KLB: I did not offer an endorsement of Stacey Evans. Stacey Evans gave an endorsement to me during the mayor’s race. But I did not offer her an endorsement. I’ve known her for years and supported her, but no formal endorsement. Look, we had two incredibly strong, brilliant women, both of whom would be great nominees for the party. But as I had commented on the front end, I would be supportive of whoever the nominee was. Obviously, I hoped Stacey Abrams wins!

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TR: What about your future? Let’s imagine it’s eight years from now: Atlanta is super successful, you managed to bring the World Cup to the city or something. What’s next for you? Do you envision higher office or have national aspirations?

KLB: What I can say is right now, I’m in a position and a place that I’ve never dreamed of for myself. God dreams these dreams way before we form them in our minds. So whether it be running for another office or running a nonprofit or CEO of a corporation or whatever it is. You stay ready—you don’t have to get ready. Right now the focus is on being the best mayor so that Atlanta is the greatest city that it can be. It’s about making these decisions for the next generation. Then we’ll see where God sees me next.

TR: That is the most honest answer I think I’ve ever heard a politician give. Most try to pretend like they have no vision beyond their current office.

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KLB: Well, thank you. I just want to be the best mayor now, but who knows down the road?

TR: Are there any things you’ve thought about racially that matter to you as an African-American woman that you really want to put into play or act upon now that you’re mayor?

KLB: I think what I’m really sensitive to now is how much people are looking to Atlanta for leadership. I grew up here, spent my life here, so I didn’t always know what Atlanta meant to people all over the country. It was like during the election, people were counting on us to get it right. It’s really a big responsibility. It’s an honor that Atlanta is seen in this light, and it’s a blessing to be mayor in this city.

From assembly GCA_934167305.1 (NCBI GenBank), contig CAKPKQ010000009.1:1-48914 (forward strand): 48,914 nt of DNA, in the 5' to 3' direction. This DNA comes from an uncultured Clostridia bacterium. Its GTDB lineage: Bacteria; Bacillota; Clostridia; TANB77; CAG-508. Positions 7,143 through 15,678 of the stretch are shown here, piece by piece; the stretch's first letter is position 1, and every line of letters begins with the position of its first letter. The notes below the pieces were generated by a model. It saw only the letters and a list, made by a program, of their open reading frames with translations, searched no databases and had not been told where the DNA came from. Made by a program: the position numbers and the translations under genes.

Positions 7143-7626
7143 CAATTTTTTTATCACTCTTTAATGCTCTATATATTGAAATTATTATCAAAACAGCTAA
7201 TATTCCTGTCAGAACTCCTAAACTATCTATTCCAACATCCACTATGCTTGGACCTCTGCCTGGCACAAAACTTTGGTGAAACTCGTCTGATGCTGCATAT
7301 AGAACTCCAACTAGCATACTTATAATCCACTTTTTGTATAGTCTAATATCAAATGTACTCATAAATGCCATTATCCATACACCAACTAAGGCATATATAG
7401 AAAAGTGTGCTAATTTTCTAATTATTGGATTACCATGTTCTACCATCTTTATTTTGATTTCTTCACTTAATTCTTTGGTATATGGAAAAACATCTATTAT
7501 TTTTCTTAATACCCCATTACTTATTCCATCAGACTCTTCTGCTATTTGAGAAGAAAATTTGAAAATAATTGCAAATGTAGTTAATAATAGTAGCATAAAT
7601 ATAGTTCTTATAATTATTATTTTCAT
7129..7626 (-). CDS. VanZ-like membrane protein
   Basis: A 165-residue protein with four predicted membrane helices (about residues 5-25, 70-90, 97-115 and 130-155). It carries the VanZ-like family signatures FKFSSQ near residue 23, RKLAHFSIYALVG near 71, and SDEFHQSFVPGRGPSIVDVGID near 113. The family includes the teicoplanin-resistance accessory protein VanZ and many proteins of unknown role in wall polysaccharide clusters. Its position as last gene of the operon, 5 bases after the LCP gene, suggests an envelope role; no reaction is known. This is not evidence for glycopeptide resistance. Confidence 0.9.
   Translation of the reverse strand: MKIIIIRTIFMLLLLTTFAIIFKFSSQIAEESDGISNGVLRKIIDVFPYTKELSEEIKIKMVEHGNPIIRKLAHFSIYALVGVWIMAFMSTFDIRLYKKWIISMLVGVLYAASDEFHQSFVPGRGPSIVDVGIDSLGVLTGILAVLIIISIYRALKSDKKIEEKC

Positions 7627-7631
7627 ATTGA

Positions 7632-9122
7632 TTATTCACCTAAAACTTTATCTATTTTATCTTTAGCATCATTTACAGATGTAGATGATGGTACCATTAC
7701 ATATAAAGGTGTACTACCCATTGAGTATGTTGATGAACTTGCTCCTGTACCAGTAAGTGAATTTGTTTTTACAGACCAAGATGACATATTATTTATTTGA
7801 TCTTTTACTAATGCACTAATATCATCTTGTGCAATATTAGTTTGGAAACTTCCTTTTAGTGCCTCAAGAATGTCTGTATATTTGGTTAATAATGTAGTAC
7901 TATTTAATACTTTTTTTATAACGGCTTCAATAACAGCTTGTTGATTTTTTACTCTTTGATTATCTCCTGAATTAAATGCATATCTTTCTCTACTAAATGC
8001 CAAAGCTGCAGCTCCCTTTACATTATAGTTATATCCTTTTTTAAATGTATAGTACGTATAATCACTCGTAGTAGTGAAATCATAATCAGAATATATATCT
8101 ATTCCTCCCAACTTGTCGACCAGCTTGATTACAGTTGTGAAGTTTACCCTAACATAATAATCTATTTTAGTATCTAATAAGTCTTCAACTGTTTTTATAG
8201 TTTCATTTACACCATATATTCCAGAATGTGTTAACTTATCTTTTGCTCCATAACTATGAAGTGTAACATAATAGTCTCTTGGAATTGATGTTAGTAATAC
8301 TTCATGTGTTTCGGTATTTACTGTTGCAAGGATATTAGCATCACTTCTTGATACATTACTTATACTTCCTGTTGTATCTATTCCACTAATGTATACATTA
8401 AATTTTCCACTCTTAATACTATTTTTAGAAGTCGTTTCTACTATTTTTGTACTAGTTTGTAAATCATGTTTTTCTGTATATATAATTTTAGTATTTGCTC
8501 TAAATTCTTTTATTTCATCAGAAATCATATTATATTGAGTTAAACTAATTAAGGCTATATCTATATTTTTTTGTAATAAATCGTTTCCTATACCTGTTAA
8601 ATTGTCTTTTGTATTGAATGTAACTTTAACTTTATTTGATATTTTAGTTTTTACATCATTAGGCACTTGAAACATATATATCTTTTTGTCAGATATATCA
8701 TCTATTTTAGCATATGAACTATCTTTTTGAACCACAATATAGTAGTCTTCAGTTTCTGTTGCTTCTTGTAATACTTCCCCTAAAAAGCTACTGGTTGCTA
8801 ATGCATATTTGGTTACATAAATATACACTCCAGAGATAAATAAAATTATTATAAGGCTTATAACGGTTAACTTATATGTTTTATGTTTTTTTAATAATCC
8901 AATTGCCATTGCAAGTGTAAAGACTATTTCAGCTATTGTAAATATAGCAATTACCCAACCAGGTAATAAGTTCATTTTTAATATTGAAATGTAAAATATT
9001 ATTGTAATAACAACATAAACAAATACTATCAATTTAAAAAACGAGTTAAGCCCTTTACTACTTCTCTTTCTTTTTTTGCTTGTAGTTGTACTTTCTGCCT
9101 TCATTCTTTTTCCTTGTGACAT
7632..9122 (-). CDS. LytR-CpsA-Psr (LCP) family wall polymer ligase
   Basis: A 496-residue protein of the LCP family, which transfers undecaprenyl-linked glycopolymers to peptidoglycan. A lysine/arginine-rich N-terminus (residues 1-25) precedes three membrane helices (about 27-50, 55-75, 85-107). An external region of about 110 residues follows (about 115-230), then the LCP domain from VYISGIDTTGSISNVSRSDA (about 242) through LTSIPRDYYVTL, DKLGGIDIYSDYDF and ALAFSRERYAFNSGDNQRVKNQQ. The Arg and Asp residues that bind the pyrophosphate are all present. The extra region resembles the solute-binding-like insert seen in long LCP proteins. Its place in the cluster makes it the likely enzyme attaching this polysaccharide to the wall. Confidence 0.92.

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TR: That’s true. Here at The Root, we can write about politics in New York, Houston, Chicago, even Los Angeles, but when we write about Atlanta, it always blows up.

KLB: It blows me away, and I tell you I woke up one day [during the campaign] and there was an Instagram post from Common, and Gabrielle Union and Killer Mike, and that was just this moment where I was like, this moment is way bigger than me, way bigger than Atlanta. And I think it’s a reflection of how we feel about Trump, and it was like, we are not going to get this wrong again; 832 votes out of almost 100,000 was the difference in the race.

TR: That’s true. Your margin of victory was almost the same as the margin that Tishaura Jones lost the mayor’s race by in St. Louis, even though St. Louis is probably a third the size of Atlanta.

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KLB: Yes, I spoke to Tishaura; she’s great. We had the same challenges that she did. She posted during our election saying, “Don’t make the same mistakes we made here.” And I appreciate that and being the beneficiary of people recognizing where other cities have not gotten it right, and we got it right.

Everybody had said Atlanta had seen its last African-American mayor. We [the Lance Bottoms campaign] weren’t the chosen one, but we did it. It really speaks to what can happen when people engage. And the difference that it can make, I hope we can remember this as we got to vote in November.